I have wondered if I was somehow meant for a small life. I've never really thought so, though that is what I have lived 'til now. Small is not bad. Lillies of the valley are small, but beautiful and fragrant. A mustard tree grows from the smallest of seeds. It is not that size matters as much as it is like my cherry tree. It has been living in my front yard for over 6 years now and has only grown an inch or two in height. It should be 4-5 foot by now, but something has stunted its growth. The locations seems sound, but perhaps it should be moved. Perhaps it needs fertilizer or more consistent water, particularly in the winter.

I feel like that cherry tree, as if I was meant for heights I have yet to reach. I feel as if the life I live is smaller than it was imprinted in me to be. But what am I to do about that? Perhaps, like my cherry tree, there is nothing I can do. Perhaps it is a matter of time and difficult circumstances that must be borne before the conditions are right to suddenly reach for the heights. I do believe though that God has his timing, and when he considers the time right, he will turn on the growth spurt, he will bring me to the heights he has predetermined for me, and he will see the fruit multiplied. It seems arrogant to say that, but please note that I do not say I will be the largest cherry tree and the most fruitful, but that I will reach the height HE has pre-determined for me. Perhaps that will be 5 ft. Perhaps 10 ft. Perhaps 15 or 20. That is up to him. Only God knows the height and the harvest he expects. And he will bring it to pass. I can rest in that. And I can reach for the water. The Water of the Word. The life-giving flood that flows from Emmanual's veins. The Word of Life.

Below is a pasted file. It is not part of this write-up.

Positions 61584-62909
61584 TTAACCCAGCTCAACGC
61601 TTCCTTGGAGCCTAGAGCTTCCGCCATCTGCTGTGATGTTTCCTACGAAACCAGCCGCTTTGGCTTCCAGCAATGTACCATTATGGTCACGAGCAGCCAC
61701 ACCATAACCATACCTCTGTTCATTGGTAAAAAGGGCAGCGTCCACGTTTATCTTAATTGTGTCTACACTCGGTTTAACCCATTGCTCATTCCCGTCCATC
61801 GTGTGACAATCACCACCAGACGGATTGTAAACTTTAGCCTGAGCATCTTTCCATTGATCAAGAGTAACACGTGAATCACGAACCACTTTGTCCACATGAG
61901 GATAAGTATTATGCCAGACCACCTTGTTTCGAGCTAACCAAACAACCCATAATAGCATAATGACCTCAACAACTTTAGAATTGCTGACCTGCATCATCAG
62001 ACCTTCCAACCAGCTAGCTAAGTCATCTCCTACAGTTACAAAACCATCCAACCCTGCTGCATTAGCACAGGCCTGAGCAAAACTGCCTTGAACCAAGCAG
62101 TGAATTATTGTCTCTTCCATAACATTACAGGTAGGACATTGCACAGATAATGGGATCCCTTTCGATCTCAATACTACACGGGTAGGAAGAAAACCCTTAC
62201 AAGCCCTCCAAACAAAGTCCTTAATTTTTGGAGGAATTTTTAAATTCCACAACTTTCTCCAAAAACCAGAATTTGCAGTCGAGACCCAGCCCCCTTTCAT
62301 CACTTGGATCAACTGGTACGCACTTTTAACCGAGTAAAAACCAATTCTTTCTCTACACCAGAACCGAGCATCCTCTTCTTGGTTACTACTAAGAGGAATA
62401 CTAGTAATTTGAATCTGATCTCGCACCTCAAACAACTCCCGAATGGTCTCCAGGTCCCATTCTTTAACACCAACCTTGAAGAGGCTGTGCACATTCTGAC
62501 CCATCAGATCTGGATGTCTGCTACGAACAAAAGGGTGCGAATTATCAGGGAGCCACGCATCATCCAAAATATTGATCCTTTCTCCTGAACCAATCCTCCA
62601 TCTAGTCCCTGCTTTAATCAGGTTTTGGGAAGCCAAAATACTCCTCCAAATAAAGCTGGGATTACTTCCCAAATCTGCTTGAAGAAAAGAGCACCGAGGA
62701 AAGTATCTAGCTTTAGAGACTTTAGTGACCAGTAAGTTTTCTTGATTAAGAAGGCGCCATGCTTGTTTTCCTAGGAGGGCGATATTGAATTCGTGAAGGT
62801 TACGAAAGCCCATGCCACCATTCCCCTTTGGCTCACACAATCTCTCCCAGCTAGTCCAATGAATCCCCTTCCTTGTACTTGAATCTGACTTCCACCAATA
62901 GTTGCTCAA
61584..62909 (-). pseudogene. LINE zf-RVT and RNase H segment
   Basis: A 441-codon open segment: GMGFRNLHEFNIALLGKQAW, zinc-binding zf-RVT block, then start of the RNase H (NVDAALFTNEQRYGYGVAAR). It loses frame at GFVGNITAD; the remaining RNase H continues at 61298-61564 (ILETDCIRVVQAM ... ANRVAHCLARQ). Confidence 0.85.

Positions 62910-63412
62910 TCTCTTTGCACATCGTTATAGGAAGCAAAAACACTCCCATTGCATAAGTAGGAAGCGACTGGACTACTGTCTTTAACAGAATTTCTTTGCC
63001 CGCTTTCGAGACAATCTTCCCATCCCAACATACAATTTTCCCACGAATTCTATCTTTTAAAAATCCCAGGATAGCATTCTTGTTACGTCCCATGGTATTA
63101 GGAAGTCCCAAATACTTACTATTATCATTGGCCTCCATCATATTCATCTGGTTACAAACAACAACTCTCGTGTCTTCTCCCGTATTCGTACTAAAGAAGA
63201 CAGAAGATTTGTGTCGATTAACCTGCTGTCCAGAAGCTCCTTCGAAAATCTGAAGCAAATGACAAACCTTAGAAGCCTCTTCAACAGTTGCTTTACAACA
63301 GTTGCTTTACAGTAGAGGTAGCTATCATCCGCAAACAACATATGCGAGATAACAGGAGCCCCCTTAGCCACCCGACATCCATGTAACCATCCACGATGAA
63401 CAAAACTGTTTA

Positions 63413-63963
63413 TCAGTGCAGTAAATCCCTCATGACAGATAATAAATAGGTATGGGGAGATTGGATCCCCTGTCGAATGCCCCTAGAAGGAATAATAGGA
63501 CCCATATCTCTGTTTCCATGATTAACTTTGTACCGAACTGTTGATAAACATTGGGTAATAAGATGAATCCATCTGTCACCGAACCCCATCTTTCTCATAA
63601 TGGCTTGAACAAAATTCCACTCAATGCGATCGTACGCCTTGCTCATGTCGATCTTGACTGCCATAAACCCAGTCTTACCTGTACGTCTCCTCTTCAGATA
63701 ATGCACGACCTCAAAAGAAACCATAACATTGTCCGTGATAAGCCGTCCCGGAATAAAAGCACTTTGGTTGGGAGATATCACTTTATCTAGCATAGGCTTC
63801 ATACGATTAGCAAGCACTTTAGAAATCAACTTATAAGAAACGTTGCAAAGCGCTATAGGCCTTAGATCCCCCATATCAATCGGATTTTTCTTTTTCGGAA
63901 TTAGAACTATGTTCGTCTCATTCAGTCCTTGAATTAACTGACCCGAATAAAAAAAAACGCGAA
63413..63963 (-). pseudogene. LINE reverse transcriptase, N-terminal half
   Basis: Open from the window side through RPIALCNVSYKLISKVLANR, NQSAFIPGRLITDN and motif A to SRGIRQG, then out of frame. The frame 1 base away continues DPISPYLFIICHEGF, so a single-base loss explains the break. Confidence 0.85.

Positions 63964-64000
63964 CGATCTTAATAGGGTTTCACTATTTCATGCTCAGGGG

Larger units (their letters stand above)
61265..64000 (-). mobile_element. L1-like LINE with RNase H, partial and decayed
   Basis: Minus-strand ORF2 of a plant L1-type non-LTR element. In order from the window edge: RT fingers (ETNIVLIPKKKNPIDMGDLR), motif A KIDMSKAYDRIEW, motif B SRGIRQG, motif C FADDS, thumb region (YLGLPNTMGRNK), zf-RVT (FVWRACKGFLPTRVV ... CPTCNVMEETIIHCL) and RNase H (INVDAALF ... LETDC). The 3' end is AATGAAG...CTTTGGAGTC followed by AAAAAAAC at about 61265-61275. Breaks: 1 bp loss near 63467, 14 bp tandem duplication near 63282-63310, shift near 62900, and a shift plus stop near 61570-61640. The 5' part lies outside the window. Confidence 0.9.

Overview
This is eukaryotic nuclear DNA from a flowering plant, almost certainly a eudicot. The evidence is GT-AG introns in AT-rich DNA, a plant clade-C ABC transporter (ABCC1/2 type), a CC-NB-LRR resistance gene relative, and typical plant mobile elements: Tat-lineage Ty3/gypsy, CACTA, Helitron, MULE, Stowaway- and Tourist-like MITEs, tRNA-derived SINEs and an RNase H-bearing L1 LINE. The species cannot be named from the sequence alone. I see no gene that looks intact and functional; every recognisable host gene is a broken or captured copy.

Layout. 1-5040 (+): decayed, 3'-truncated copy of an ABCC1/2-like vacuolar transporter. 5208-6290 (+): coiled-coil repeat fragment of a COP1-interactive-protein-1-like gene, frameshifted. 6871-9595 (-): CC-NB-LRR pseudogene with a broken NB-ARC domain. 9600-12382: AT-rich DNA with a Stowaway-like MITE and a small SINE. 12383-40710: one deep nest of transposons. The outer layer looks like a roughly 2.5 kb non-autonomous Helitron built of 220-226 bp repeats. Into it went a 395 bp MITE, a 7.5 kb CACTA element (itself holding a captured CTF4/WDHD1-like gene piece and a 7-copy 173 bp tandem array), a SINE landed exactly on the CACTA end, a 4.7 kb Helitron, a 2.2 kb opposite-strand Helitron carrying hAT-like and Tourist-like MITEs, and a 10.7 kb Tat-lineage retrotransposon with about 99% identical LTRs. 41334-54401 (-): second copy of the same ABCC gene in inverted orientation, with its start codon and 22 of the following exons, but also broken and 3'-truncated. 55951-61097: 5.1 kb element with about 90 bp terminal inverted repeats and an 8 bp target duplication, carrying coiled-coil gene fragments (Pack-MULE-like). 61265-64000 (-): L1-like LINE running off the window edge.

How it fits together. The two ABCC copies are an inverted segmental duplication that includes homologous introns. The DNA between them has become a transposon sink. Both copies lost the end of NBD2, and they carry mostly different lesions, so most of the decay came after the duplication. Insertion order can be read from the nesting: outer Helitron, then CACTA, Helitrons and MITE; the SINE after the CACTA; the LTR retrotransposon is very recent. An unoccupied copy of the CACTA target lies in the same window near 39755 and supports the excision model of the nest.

Kristen said...

The other day Paul and I were having a conversation about destiny. I was going into detail about how I always felt my life had greater purpose than I will realize. I was pouring my heart out telling him how the routines of daily life hold me to a standard that is unrealistic. While I could pursue being a doctor or a lawyer, I've chosen to pursue...well...nothing. All I do is try to make the most money out of whatever job I find myself doing, and hope that my life outside of work satisfies my need for accomplishment. I went on to explain that I don't feel that I was made for this world, that it's unrealistic for someone like me, someone special and distinct, to find satisfaction and happiness in everyday life.

He said,"I remember what it was like to be your age."

It pissed me off. Not because of what he said but because he confirmed my suspicion that maybe I'm not so special.

After making it very clear that he must not understand quite yet just how amazing I am. I felt better, but it brought up some self-esteem issues I have dating back from right after high school not going to college.

I feel naked in a chicken suit too.

Beth said...

It's not arrogant at all. I'm happy to hear you say those things.

And Kristen, never let anyone tell you anything that even remotely suggest you might not be special, unique and distinct. Growing up means pursuing your dreams, not selling them at a garage sale.

Kim said...

I could write an entire blog, going on for days about how wonderful, talented, unique and special my daughter is. I could post photos of her amazing art work, tell you about her unique design skills, about her skills in painting, home repair and remodeling, her drive, her energy, her sense of humor, oh so many things. That anyone could think she is anything less than completely special, unique and amazing would not make me thrilled with them and might make me question their sanity, their veracity, or their IQ.

Kristen, you ARE as special and unique as you sometimes suspect you may be, and I KNOW it. I have been living in a state of utter amazement at having given birth to such a jewel for 23 years now.